Surviving the First Year: A Step-by-Step Guide for New Parents

March 6, 2020 | by frank hamilton

Traditionally, the first year of a child’s life is considered the hardest. Although, to be honest, every new year brings new difficulties, new experiences, new challenges, and ... new feelings of happiness. As we become more experienced parents, we find our footing (until the next curveball; we’re always learning in this gig). Just know, a period of adjustment is inevitable.

The first year can also feel somewhat isolating, so as you’re preparing for the birth of your first child, we’ve got some important tips that will help you not only survive that first year, but will also help you find a rhythm in your new routine.

Agree on the Most Important Things Before Giving Birth

Because we all come into parenting with our own point of view, it’s valuable to have some open and honest discussions ahead of your child’s arrival. Some points of principle are best negotiated in advance. It’s helpful to be proactive rather than reactive. Here are a few points of discussion for you and your co-parent (and this list can also be expanded further):

  • Will you choose breastfeeding or formula?
  • Will you co-sleep with your baby, will they sleep in your room to start, or will they sleep in their room from birth?
  • Do you consider it appropriate to involve a nanny or housekeeper?
  • When will the parent who goes on parental leave be able to return to work?
  • How will you acclimate your pet(s) to this new addition in the household?

Share Baby Care Responsibilities

Previously, women raised children, and men killed a mammoth. Modern families know that when it comes to parenting, it is a team effort. If your mindset is more in-step to the Stone Ages, just remember, this is your common child, and supporting each other through the first year (and beyond) is vital.

Therefore, your task is to divide the responsibilities of caring for the child from the moment of his appearance. Of course, dad will not be able to breastfeed him, but he can be involved in delivering baby to mama or making sure she has water and is comfortable. He can be hands on with baby in other ways too, bathing the child, changing her clothes, reading to baby, going out with him for a walk in the evenings… Divide duties so that everyone is comfortable managing part of their shared responsibility.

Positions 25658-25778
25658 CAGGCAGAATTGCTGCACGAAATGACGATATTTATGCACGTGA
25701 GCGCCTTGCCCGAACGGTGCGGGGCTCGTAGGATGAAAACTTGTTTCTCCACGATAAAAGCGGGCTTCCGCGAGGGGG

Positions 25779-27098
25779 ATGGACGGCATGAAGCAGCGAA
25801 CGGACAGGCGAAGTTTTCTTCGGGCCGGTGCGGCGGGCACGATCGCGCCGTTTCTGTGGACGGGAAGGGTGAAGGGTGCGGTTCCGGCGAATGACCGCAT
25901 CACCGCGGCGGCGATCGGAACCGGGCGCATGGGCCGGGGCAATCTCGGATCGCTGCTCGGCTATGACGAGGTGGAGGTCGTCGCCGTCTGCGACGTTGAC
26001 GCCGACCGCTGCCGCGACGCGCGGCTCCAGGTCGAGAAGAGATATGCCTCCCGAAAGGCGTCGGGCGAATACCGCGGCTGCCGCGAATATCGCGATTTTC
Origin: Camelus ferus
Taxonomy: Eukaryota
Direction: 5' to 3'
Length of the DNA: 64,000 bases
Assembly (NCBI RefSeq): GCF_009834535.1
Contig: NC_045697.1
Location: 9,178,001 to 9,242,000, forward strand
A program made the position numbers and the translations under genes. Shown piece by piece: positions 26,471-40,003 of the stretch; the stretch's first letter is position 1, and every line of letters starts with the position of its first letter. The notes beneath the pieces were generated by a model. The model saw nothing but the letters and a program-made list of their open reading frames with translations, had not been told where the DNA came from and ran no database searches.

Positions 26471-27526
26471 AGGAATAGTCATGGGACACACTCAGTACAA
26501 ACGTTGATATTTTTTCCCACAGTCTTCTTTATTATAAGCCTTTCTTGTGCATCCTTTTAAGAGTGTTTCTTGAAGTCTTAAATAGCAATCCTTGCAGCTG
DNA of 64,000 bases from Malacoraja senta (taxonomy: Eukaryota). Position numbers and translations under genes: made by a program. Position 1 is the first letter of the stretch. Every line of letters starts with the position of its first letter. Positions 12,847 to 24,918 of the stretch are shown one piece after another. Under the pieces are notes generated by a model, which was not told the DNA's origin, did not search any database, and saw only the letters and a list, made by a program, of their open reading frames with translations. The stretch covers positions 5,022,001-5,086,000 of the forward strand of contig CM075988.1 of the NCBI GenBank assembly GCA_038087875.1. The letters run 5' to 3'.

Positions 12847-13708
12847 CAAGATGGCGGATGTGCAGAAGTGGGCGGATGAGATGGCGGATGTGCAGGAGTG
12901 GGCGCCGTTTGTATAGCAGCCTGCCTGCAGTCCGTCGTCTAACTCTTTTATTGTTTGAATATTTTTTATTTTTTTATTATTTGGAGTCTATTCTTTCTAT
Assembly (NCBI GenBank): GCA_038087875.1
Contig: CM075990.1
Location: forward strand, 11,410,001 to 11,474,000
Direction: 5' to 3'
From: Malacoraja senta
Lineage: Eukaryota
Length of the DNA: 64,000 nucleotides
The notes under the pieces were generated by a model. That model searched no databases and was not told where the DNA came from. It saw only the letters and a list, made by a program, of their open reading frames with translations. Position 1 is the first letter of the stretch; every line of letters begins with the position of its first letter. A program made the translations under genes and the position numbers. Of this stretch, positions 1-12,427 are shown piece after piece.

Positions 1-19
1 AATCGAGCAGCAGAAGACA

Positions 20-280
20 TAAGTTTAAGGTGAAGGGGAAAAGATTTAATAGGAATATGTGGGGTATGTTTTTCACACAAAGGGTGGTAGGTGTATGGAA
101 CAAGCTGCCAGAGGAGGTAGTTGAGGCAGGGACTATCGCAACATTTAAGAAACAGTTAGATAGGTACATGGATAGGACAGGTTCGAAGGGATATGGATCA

Don’t Think that Baby = An End to “Normal” Life

Many new parents believe that the birth of a child means a simultaneous ban on any activity that is not directly related to that baby. They refuse to walk in the park with friends, do not visit cafes, do not fly on airplanes, and even try not to appear with their child in public places – germs, you know.

The reality: everything is different, but it doesn’t mean you have to cut yourself off from the outside world. Doing so ultimately deprives yourself and your child from new impressions and experiences. It’s true that adventures outside the house with baby require more forethought and planning than before, but life needs not stop. And, sometimes mom and dad need a break and time to recharge, separate from baby. Happy parents equal a happy child. Think about it.

Don’t Overcomplicate

Many parents, in the pursuit of perfectionism and the image of an “ideal father” or “ideal mother,” place unrealistic expectations on themselves. Life as a new parent is exhausting, give yourself permission not to chase after those seemingly unrealistic ideals. Discuss the most important points before giving birth (see above).

For example, pre-baby, maybe you thought using cloth diapers was the way to go, but if every day, you find yourself exhausted and overwhelmed by this decision, perhaps you introduce disposable diapers into the mix. Or, you said to yourself, “I will only feed my baby homemade baby food,” but again, reality was an unfortunate match for expectation; give yourself permission to use the resources available to you. Along that vein, perhaps you wanted to exclusively breastfeed, sometimes that’s just not a possibility, for a whole variety of reasons. That’s okay. You are not less than. You are doing what you can to create a healthy, safe, loving environment for baby.

In parenting, it’s all about expecting the unexpected.

The Basics of Child Psychology

In the first year, before baby has words, there might be a lot of frustrations that arise simply because mom or dad is at a loss to know what every cry means or can’t seem to calm those cries. In the calm moments, we know baby isn’t crying to wear on our last nerve, but perhaps it’s because she needs a sense of security that she can get only by having physical contact with his mother or father.

Therefore, start by reading books or articles on child psychology and understanding the roles of mother and father in the development process. This will greatly facilitate the process of distribution of responsibilities and significantly expand the opportunities for compromise.

Here’s the truth: Parenting is not easy. The first year is hard, but also incredible. It will be unlike any of the experiences that you had before. But then, one day, you’ll emerge from the trenches of those early years and realize the preciousness of that time. Indeed, you will realize these years with your child were the best ever. 

Frank Hamilton

Frank Hamilton has been working as a translator at translation service TheWordPoint. He is the father of two sons. He also loves traveling and speaks Spanish, French, German and English.  

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